Vranov Castle, built on the steep rock cliff high above the Jizera River at the beginning of the 15th century, was one of the last castles built in the region.

At that time the design of the castle perfectly fitted the requirements for defence as the group of sandstone formations falling down the valley of the Jizera River from all sides nearly vertically was incorporated. Judging by the scratches and furrows in the rock walls, the domestic buildings within the premises of the Vranov were mostly wooden; therefore only the cellars carved in the rocks are preserved. The access to the castle used to be in two steps, through two fortified gates. There was a wooden tower on the highest rock block that dominated the whole premises.

Vranov experienced periods of great development and severe decay. In 1802 the domain of Malá Skála, including Vranov, was bought by František Zachariáš Rtimisch, an entrepreneur, who had the access to the castle adjusted and built a lookout platform high above the Jizera. Inside the castle and in the near vicinity, he ordered the installation of various tombstones, inscriptions, signs, stone urns and dates in memory of legendary and historic personalities and events, writers, artists and poets. There are the names and events from the period of the Napoleonic wars in one room and the names of ancient legendary heroes connected with Czech history in another room. In addition, Shakespeare, Goethe, Cervantes and many others are celebrated there as well. The newly adjusted premises of Vranov Castle were named the Pantheon.

However, Rtimisch's successors did not pay so much attention and care to Vranov so a big part of the Pantheon riches was damaged. What is still there is the superb view of Malá Skála and the running Jizera River.



Your name


Founded: 15th century
Category: Castles and fortifications in Czech Republic

More Information



4.8/5 (based on Google user reviews)

User Reviews

Nelson Mochilero (2 years ago)
Expect some really amazing views from an outstanding place. This place houses epic pantheons and legendary constructions that add fantasy to the impressive views. For this reason, I recommend climbing the highest stairs in the place. Admission is paid. I didn't see bathrooms. There's coffee.
Sheila Young (3 years ago)
We rented an Airbnb place near this castle and could see it from our patio. When we visited it, it was the most interesting place. One of the photos is from the vantage point of the castle looking at the village of Mala Skala where we stayed. You can climb all over the ruins as well as visit the inside of the chapel. Well worth the visit and free.
Jan Vilímek (4 years ago)
Very nice trip destination. Need to walk (no car parking, not wheelchair accessible, also not for small kids/baby carriages). Suitable only when sunny & not so windy days. When raining could be dangerous. But the views are magnificent and the hike there very beautiful.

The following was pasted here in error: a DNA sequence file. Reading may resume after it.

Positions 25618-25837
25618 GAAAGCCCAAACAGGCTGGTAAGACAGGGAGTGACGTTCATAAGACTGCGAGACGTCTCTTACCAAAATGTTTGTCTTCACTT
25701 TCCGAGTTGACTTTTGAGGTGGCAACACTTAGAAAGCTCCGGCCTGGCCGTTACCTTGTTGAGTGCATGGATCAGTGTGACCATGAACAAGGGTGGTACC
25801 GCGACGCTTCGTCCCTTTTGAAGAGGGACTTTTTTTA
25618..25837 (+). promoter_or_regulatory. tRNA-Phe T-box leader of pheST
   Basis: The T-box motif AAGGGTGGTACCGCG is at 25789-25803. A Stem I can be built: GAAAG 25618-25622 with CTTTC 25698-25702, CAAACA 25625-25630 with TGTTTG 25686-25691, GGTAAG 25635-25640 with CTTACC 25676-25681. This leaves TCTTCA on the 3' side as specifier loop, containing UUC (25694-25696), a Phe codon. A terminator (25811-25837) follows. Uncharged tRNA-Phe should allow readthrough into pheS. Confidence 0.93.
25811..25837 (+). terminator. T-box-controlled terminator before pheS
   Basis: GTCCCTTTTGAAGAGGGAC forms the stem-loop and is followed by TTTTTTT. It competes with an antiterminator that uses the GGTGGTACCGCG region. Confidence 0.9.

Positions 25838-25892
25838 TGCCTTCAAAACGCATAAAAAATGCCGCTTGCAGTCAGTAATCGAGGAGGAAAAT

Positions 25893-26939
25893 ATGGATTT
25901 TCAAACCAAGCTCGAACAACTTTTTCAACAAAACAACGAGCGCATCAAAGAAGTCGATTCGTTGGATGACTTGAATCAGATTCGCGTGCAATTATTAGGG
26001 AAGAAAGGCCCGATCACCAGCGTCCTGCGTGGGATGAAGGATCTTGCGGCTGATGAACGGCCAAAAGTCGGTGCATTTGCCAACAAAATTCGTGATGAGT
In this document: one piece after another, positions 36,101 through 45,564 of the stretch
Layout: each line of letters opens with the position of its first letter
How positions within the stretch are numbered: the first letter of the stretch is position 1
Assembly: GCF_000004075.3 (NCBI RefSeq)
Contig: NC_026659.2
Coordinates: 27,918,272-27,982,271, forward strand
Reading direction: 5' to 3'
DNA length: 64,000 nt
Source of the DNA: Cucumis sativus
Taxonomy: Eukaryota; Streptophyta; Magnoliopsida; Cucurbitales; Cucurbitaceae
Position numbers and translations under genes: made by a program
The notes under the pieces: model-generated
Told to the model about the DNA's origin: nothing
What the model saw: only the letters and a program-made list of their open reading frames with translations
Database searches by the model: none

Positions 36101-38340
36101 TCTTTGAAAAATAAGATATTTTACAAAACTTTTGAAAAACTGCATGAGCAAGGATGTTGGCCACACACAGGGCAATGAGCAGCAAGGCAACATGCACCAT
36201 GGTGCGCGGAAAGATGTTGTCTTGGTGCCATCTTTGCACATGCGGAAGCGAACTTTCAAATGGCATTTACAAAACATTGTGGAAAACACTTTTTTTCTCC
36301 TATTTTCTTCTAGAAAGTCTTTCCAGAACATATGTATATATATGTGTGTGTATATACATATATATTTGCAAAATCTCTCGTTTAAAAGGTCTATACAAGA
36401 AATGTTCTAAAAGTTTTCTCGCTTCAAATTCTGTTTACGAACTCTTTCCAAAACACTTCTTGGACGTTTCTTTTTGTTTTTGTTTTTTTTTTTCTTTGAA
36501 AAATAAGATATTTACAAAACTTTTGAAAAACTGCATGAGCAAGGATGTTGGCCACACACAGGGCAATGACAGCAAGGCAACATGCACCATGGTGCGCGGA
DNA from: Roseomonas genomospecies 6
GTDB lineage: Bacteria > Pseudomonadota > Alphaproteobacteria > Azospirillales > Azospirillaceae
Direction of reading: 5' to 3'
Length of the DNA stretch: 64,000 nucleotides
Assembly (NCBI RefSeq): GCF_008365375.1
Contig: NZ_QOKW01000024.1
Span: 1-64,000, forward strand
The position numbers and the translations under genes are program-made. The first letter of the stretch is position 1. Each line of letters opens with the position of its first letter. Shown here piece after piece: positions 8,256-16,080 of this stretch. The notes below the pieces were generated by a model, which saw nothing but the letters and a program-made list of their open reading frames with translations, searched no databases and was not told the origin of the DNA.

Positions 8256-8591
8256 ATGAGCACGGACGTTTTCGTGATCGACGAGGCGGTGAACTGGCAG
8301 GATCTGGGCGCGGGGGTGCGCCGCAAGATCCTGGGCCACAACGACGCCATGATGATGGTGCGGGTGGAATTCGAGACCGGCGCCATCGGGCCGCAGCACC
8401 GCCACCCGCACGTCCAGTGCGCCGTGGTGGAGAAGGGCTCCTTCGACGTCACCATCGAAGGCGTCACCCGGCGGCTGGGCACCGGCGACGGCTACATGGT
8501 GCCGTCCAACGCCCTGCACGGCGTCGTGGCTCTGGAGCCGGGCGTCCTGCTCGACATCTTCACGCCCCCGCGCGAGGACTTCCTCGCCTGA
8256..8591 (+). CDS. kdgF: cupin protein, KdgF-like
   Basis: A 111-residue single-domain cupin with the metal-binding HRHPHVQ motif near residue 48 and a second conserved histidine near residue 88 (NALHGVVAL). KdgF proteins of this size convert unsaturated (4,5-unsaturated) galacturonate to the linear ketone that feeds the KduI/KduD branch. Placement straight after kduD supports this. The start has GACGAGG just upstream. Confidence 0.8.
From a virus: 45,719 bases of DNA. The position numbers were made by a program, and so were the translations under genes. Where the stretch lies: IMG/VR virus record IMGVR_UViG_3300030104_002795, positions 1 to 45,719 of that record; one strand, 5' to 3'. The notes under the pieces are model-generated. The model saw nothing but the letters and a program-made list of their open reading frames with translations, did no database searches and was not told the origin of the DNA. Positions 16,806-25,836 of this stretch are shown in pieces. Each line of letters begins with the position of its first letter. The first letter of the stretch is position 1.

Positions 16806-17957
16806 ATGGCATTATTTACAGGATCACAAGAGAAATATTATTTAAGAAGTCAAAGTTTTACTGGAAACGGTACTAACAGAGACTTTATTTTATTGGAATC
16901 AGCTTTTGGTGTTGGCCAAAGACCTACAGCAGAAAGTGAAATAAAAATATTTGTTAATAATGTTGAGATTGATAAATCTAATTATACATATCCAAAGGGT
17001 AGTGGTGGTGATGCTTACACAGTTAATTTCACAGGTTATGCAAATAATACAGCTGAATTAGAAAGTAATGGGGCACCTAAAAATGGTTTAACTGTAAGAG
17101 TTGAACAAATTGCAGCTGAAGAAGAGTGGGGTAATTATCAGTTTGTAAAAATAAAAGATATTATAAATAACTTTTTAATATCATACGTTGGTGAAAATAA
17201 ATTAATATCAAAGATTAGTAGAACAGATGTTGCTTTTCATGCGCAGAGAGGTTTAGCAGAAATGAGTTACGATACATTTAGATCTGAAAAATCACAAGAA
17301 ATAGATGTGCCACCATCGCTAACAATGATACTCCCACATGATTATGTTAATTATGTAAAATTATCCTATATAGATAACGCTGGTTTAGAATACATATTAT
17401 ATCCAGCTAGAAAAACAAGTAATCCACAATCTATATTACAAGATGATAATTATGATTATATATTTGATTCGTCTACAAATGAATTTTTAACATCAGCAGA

Peter van den Broek (6 years ago)
Very nice ruin on top of a rock. The view is great. Being afraid of heights, the climb to the top was very challenging (I didn't reach the cross, but heard it was beautiful up there). We parked our car near castle Frýdštejn and walked the red route to Vranov, which is an excellent hike (takes about an hour).
janina .cz (7 years ago)
Breathtaking views and fascinating centuries old rock castle. Must see - but only if you are physically capable of it. The rock stairs are supersteep and the trails are narrow but it's worth every moment of fear you might feel. From Malá Skála (there is a parking lot near), you have to climb up the hill, first there are hundreds of wooden stairs and then the rock stairs but brace yourselves and go for it!
Powered by Google

Featured Historic Landmarks, Sites & Buildings

Historic Site of the week

Church of St Donatus

The Church of St Donatus name refers to Donatus of Zadar, who began construction on this church in the 9th century and ended it on the northeastern part of the Roman forum. It is the largest Pre-Romanesque building in Croatia.

The beginning of the building of the church was placed to the second half of the 8th century, and it is supposed to have been completed in the 9th century. The Zadar bishop and diplomat Donat (8th and 9th centuries) is credited with the building of the church. He led the representations of the Dalmatian cities to Constantinople and Charles the Great, which is why this church bears slight resemblance to Charlemagne"s court chapels, especially the one in Aachen, and also to the Basilica of San Vitale in Ravenna. It belongs to the Pre-Romanesque architectural period.

The circular church, formerly domed, is 27 m high and is characterised by simplicity and technical primitivism.